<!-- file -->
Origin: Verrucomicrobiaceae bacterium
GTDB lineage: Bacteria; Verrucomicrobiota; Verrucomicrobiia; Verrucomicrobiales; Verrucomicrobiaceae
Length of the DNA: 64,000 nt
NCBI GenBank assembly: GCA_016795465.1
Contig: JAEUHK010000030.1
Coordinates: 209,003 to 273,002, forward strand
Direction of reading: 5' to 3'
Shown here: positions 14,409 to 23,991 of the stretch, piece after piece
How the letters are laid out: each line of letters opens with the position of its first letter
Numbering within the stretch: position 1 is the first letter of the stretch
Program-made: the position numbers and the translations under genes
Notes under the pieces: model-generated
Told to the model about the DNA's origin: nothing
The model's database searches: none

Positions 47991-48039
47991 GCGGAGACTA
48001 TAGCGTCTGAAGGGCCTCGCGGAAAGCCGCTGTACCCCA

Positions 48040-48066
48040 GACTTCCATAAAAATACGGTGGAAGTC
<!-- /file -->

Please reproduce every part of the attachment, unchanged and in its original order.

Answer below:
Origin: Verrucomicrobiaceae bacterium
GTDB lineage: Bacteria; Verrucomicrobiota; Verrucomicrobiia; Verrucomicrobiales; Verrucomicrobiaceae
Length of the DNA: 64,000 nt
NCBI GenBank assembly: GCA_016795465.1
Contig: JAEUHK010000030.1
Coordinates: 209,003 to 273,002, forward strand
Direction of reading: 5' to 3'
Shown here: positions 14,409 to 23,991 of the stretch, piece after piece
How the letters are laid out: each line of letters opens with the position of its first letter
Numbering within the stretch: position 1 is the first letter of the stretch
Program-made: the position numbers and the translations under genes
Notes under the pieces: model-generated
Told to the model about the DNA's origin: nothing
The model's database searches: none

Positions 47991-48039
47991 GCGGAGACTA
48001 TAGCGTCTGAAGGGCCTCGCGGAAAGCCGCTGTACCCCA

Positions 48040-48066
48040 GACTTCCATAAAAATACGGTGGAAGTC